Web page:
A lot of people may know Carrie's story already, some through de Palma's movie which I shockingly enough have not seen yet. There was a chance to see it at the local film club's screening a while ago, but I wasn't able to make it. Maybe that was for the better, though, because I was only now able to read the book, and the film may have ruined this for me.(less)
3.5 stars. I wish I could have read this back in the day of of the publication. Being the 1950s, it must have been a real shock to read something that...more3.5 stars. I wish I could have read this back in the day of of the publication. Being the 1950s, it must have been a real shock to read something that is absolutely as effective today. If someone hasn't yet heard about Norman Bates and his mommy issues, I'd be really surprised. There are certain iconic film moments that are etched into the popular culture memory, and that Janet Leigh's shower scene is one of them. The movie is better in my opinion, it really creeped me out when I finally got around seeing it a while back. Even if I hadn't seen it before reading the book, I wouldn't have been able to separate myself from the movie since the basic story was already so familiar.
That's why I couldn't enjoy myself as much with the book when I knew exactly what would happen, which actually applies to almost all situations where I read the book after seeing the movie. However, I would very much recommend this to those who don't care about the modern torture porn (in film or in literature). There really are some fine moments (such as the changing point of view, which works quite well), and if it happens that for some reason you are not familiar with the story you'll probably be seriously mindfucked. Good horror also gives you something to think about. In this case it's the definition of a villain. In what respects you are responsible for your actions, if... well, I'll leave the spoiler out just in case ;)(less)
From Matheson I have read I Am Legend, which was a decent and thought-provoking vision of a world infested with vampires. The film version of The Incr...moreFrom Matheson I have read I Am Legend, which was a decent and thought-provoking vision of a world infested with vampires. The film version of The Incredible Shrinking Man (1957) also offered pretty good entertainment. Plus, the giant cat was cute. This Matheson's idea of a haunted house on the other hand was mostly a bewildering experience, despite its fairly promising start. I mean, a dying millionaire gives a task to search afterlife from a scary house in exhange for money promised, if not that special writing, then at least some chills and spookiness. Yeah, not really.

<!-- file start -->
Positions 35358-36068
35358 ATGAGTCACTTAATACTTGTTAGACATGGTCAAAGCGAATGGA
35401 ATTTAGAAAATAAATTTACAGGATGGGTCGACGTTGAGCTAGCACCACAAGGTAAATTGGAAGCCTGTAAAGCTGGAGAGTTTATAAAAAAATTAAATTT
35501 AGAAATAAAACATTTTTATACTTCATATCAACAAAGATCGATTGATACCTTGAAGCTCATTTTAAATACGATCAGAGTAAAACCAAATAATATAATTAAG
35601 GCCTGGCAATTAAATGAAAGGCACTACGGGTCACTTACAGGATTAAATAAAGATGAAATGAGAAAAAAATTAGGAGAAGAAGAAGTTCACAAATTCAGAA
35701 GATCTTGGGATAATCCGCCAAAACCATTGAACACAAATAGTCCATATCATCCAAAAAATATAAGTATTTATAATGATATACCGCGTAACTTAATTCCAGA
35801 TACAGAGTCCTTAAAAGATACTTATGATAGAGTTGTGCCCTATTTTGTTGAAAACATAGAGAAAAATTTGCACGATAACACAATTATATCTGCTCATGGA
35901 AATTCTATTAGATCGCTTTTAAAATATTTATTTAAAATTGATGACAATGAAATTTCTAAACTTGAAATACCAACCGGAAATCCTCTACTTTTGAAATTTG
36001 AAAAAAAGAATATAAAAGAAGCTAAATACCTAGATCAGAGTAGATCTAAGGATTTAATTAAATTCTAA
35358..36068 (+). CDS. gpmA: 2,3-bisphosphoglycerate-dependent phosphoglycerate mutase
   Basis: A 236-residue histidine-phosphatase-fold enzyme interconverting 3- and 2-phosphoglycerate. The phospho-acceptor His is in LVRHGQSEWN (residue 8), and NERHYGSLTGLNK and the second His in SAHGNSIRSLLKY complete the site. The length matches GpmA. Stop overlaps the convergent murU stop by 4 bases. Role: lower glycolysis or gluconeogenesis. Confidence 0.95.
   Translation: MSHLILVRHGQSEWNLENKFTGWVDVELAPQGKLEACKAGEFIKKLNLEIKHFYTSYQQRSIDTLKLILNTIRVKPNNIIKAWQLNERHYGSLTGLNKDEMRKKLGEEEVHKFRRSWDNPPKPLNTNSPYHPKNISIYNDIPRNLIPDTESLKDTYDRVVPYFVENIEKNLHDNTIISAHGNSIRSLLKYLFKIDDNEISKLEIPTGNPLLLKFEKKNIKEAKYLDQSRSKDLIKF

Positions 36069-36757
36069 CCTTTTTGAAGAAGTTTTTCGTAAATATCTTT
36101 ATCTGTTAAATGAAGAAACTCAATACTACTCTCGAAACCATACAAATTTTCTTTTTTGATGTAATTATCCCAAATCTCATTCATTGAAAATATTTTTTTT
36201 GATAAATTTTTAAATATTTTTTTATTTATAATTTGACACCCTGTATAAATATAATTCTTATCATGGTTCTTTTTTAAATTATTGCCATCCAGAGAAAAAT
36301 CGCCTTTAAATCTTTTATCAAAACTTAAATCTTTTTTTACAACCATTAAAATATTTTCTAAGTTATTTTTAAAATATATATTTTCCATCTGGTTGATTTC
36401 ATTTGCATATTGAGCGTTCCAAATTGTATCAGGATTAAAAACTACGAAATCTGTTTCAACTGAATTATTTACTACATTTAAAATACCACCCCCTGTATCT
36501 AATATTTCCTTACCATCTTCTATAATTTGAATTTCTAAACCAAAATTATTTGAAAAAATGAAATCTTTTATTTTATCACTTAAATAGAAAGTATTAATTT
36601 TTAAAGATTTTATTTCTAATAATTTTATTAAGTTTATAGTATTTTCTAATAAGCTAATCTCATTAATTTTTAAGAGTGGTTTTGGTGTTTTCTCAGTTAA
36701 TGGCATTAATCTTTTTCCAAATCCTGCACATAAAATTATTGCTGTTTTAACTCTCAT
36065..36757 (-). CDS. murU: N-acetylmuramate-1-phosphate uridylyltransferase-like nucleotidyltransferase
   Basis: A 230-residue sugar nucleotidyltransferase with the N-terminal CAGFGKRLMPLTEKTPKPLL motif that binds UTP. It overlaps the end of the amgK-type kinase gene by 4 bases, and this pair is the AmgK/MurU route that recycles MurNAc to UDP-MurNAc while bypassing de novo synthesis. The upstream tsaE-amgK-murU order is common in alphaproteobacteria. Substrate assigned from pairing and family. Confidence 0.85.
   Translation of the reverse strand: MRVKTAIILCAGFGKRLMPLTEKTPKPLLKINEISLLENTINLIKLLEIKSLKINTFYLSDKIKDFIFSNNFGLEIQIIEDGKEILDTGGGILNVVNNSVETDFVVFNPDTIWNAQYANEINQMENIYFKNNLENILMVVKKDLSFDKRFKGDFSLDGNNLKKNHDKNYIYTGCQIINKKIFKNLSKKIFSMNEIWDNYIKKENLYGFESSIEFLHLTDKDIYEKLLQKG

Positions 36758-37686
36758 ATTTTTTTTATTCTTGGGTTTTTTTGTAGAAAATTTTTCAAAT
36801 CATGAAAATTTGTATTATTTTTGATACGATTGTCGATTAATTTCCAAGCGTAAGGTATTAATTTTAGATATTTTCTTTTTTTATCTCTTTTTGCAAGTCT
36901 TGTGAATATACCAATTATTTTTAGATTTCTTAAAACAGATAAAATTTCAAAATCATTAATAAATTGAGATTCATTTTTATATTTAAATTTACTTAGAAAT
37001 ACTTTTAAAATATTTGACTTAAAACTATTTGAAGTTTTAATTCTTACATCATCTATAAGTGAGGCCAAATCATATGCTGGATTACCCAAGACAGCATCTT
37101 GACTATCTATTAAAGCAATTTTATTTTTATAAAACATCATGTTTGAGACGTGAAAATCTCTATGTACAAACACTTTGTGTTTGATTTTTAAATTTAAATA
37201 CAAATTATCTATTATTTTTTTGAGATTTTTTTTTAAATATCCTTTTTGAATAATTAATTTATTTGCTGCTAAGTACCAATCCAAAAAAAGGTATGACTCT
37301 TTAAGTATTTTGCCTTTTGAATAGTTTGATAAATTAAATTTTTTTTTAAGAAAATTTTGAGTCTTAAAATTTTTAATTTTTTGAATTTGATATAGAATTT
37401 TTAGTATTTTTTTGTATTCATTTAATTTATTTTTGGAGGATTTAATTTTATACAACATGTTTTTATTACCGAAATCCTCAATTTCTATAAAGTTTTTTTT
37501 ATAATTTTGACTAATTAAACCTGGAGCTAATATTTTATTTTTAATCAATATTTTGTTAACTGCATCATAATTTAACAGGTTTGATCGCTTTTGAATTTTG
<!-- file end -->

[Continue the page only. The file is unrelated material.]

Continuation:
For some reason the author seems to entertain this strange concept (I'm not saying this as a feminist but as a friend of horror) that extreme sexuality of women or between women is somehow Satanic, and is perfect for scaring people instead of proper ghosts or other paranormal phenomena. Right. It felt more like the author's personal problems with sexuality. I would understand if we were talking about a 19th century novel, but in a 1970s novel it doesn't work (at least for me). The poltergeist phenomena were so yawningly cliched and long-winded, that they weren't anything near scary or creepy.